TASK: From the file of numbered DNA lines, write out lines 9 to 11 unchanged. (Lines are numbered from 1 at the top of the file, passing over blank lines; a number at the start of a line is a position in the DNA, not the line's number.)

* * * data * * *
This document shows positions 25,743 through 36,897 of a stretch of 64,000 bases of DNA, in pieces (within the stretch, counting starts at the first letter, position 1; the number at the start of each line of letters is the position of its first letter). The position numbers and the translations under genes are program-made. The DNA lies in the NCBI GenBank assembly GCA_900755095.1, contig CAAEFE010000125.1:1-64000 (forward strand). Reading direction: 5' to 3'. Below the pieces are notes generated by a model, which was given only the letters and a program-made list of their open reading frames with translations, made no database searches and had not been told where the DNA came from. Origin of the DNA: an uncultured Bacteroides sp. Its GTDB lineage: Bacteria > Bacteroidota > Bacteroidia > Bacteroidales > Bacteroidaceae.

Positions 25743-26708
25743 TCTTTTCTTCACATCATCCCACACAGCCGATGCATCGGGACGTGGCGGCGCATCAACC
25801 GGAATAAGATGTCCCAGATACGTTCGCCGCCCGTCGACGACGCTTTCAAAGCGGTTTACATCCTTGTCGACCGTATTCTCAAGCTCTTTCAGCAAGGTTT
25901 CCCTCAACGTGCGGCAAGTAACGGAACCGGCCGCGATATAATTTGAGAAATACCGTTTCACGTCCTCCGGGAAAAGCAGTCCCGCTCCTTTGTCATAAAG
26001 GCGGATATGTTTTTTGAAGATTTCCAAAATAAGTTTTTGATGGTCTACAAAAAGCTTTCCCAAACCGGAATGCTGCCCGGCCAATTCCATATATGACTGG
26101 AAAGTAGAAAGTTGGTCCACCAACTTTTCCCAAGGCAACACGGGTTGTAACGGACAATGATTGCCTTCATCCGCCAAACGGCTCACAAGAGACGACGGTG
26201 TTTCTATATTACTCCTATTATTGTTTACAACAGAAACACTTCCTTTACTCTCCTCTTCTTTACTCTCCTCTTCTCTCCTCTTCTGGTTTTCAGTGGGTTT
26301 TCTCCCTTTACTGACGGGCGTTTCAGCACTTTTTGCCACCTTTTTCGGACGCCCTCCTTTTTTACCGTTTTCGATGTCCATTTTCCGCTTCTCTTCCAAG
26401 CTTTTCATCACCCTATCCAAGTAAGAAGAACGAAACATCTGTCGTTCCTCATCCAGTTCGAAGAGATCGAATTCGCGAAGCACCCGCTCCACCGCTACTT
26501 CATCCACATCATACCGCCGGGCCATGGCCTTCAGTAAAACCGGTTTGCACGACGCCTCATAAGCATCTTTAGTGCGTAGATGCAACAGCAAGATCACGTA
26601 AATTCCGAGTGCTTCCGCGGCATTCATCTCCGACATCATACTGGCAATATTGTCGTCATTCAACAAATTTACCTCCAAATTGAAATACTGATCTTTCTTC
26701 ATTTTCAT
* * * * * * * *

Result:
26301 TCTCCCTTTACTGACGGGCGTTTCAGCACTTTTTGCCACCTTTTTCGGACGCCCTCCTTTTTTACCGTTTTCGATGTCCATTTTCCGCTTCTCTTCCAAG
26401 CTTTTCATCACCCTATCCAAGTAAGAAGAACGAAACATCTGTCGTTCCTCATCCAGTTCGAAGAGATCGAATTCGCGAAGCACCCGCTCCACCGCTACTT
26501 CATCCACATCATACCGCCGGGCCATGGCCTTCAGTAAAACCGGTTTGCACGACGCCTCATAAGCATCTTTAGTGCGTAGATGCAACAGCAAGATCACGTA